In Solar Revolution, fund manager and former corporate buyout specialist Travis Bradford argues—on the basis of standard business and economic forecasting models—that over the next two decades solar energy will increasingly become the best and cheapest choice for most electricity and energy applications. Solar Revolution outlines the path by which the transition to solar technology and sustainable energy practices will occur.
    Developments in the photovoltaic (PV) industry over the last ten years have made direct electricity generation from PV cells a cost-effective and feasible energy solution, despite the common view that PV technology appeals only to a premium niche market. Bradford shows that PV electricity today has become the choice of hundreds of thousands of mainstream homeowners and businesses in many markets worldwide, including Japan, Germany, and the American Southwest.
    Solar energy will eventually be the cheapest source of energy in nearly all markets and locations because PV can bypass the aging and fragile electricity grid and deliver its power directly to the end user, fundamentally changing the underlying economics of energy. As the scale of PV production increases and costs continue to decline at historic rates, demand for PV electricity will outpace supply of systems for years to come.
    Ultimately, the shift from fossil fuels to solar energy will take place not because solar energy is better for the environment or energy security, or because of future government subsidies or as yet undeveloped technology. The solar revolution is already occurring through decisions made by self-interested energy users. The shift to solar energy is inevitable and will be as transformative as the last century's revolutions in information and communication technologies.
  • Solar Water Heating: A Comprehensive Guide to Solar Water and Space Heating Systems (Mother Earth News Wiser Living Series), Bob Ramlow, Benjamin Nusz, ISBN13: 9780865715615
    Heating water with the sun is almost as old as humankind itself, and it is done all over the world. Yet there are strangely few resources on the topic in North America.
    Solar Water Heating fills this gap. It reviews the history of solar water and space heating systems from prehistory to the present, then presents the basics of solar water heating, including an introduction to modern solar energy systems, energy conservation and energy economics. Drawing on the author’s experience as an installer of these systems, the book goes on to cover:
    * Types of solar collectors, solar water and space heating systems and solar pool heating systems, including their advantages and disadvantages * System components, their installation, operation, and maintenance * System sizing and siting * Choosing the appropriate system.
    Since people often get turned off by the up-front cost, the book focuses especially on the financial aspects of solar water or space heating systems, clearly showing that such systems can save significant costs in the long run. Well-illustrated, the book is designed for a wide readership from the curious to the student or professional.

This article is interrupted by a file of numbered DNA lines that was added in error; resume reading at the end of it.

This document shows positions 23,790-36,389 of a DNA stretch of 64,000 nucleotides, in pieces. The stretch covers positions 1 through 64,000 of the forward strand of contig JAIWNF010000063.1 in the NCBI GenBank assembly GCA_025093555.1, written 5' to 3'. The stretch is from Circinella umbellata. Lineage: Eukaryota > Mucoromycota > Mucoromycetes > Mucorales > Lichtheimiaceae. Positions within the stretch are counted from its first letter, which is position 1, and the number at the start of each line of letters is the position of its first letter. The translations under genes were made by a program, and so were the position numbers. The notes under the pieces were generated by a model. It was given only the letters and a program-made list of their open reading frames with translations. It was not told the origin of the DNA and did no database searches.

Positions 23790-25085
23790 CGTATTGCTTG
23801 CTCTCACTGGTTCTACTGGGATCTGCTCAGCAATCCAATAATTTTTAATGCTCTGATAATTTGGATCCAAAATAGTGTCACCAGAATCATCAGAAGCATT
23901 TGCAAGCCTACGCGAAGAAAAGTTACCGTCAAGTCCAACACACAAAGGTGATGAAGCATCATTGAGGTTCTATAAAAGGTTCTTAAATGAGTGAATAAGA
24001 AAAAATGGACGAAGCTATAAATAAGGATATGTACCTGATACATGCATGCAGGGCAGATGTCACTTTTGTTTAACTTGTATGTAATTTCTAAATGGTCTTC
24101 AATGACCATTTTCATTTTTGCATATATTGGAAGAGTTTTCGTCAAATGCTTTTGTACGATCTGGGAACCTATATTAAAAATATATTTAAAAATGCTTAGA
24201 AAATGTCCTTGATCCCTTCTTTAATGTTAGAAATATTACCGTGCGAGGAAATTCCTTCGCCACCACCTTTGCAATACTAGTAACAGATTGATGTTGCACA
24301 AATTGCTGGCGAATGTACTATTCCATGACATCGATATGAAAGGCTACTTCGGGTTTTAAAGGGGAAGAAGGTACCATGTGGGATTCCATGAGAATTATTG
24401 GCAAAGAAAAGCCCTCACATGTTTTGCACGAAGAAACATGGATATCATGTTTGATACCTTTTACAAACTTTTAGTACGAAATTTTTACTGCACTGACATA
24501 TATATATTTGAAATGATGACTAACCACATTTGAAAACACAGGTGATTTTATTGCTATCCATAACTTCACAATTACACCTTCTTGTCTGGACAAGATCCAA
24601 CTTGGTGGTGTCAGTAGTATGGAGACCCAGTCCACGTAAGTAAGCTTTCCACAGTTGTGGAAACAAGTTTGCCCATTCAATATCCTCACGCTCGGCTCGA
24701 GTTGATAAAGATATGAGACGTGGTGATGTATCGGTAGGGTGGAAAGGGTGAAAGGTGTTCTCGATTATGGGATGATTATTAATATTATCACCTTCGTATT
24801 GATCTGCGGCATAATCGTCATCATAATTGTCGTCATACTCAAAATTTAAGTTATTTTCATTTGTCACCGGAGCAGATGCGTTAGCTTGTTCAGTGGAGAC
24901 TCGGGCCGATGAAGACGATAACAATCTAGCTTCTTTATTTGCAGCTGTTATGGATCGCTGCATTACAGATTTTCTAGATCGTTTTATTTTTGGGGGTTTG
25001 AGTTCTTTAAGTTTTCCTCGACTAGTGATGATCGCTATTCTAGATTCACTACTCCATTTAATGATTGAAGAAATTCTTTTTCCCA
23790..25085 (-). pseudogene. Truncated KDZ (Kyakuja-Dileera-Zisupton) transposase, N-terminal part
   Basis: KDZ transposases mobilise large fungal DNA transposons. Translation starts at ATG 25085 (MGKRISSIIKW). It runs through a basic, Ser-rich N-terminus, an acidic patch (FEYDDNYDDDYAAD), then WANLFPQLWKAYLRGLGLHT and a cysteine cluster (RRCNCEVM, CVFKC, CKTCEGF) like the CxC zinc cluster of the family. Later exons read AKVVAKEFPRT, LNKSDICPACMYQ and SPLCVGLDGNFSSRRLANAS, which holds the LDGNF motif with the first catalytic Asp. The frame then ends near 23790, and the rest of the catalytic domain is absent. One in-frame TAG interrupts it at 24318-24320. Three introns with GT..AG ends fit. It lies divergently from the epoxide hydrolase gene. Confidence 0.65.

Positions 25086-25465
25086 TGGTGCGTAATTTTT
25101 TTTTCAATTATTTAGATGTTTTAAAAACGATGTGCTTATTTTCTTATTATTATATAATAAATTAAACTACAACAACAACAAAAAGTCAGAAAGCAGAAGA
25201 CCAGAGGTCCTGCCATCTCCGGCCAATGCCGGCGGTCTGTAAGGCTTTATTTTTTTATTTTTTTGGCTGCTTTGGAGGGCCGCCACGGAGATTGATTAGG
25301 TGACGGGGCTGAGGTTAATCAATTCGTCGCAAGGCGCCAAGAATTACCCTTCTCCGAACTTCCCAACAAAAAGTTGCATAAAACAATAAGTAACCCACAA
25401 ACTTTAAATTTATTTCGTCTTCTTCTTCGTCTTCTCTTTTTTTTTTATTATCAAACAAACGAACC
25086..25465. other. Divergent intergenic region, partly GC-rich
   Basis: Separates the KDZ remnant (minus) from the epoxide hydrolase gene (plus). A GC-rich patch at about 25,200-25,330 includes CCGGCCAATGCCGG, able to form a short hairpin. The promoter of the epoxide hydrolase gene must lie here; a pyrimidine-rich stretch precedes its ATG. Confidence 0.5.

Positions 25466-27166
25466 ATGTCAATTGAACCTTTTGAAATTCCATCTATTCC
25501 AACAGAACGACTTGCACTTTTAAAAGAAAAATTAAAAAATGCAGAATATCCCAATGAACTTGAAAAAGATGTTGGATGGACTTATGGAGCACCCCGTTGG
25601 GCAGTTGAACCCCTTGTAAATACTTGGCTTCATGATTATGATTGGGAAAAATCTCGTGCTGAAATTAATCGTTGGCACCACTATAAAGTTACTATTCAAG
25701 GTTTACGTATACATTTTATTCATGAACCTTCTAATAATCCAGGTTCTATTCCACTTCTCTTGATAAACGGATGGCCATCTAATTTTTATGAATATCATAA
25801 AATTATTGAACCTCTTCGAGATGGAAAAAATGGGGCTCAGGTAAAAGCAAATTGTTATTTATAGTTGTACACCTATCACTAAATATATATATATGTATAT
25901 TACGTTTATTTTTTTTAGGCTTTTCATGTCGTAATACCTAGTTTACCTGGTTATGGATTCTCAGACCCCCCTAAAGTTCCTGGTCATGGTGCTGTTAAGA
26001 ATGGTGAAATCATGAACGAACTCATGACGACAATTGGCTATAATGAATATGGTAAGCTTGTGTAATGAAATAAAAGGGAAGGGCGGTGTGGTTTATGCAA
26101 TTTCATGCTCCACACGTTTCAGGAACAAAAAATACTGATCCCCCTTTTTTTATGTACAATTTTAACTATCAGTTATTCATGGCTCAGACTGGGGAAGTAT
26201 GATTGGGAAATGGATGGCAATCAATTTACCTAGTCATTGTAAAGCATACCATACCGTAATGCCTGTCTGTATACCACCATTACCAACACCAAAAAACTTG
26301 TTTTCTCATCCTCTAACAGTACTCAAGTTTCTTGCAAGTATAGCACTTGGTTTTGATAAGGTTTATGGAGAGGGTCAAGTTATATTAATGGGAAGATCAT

• Solar Cooking: web search 07/20/2010, original source:
    User-friendly Solar Ovens for Outdoor and Indoor Use,
    Investigators: Li, Peiwen, Institution: University of Arizona, EPA Project Officer: Nolt-Helms, Cynthia, Project Period: August 15, 2008 through August 14, 2009,

    Objective: The goal of this project is to develop safer and user-friendly solar ovens for indoor and outdoor cooking. Use sunlight for cooking has long been envisioned as an energy saving and clean technology that can greatly benefit people. Currently, solar ovens and solar cooking devices mostly use parabolic dish or trough reflectors to concentrate sunlight. It is often unsafe or unpleasant for people to access a cooker which stands at a focus point in front of a reflector. They can easily expose themselves to the concentrated sunlight accidentally. Blockage of sunlight by people moving around the concentrator is also disadvantageous for the receiver to get the maximum amount of sunlight. Therefore making a solar cooking device to be highly safe and user-friendly, and even capable of indoor use is the objective of this research.
    Approach: Instead of reflective solar concentrators, large Fresnel lenses are to be used to concentrate solar light. Fresnel lenses manufactured using the state-of-the-art technology and material are thin, light weight, and cost effective. For outdoor cooking, the focused sunlight is casted on a heat dissipation metal block, which receives and conducts solar heat to a hot surface. The concentrated sunlight is effectively protected from exposure to people who operate and cook. Optical fiber cable is to be developed to transfer the concentrated sunlight into a house and provides heat to indoor cooking device. Strong sunlight will be well harnessed in such a process, and safety is assured. A capstone senior design team by six students from mechanical engineering and optical engineering will be formed to carry out the research, design, and prototype fabrication in the Department of Aerospace and Mechanical Engineering at the University of Arizona.
    Expected Results: Prototype solar ovens will be built, which includes an effective solar tracking control system, a Fresnel lens and optical system, and a metal block serving for heat conduction and hot surface. The power level of the solar oven for outdoor cooking or barbeque is projected to be around 1000 W. For indoor solar oven, the power level largely depends on the effective solar light transferring technique to be developed in the project. The targeted power level is around 500W.
    Supplemental Keywords: Solar energy, User-friendly solar oven, Sustainable development, Clean technology, Innovative technology, Heat transfer, Thermal protection, Optical system, Multi-Disciplinary,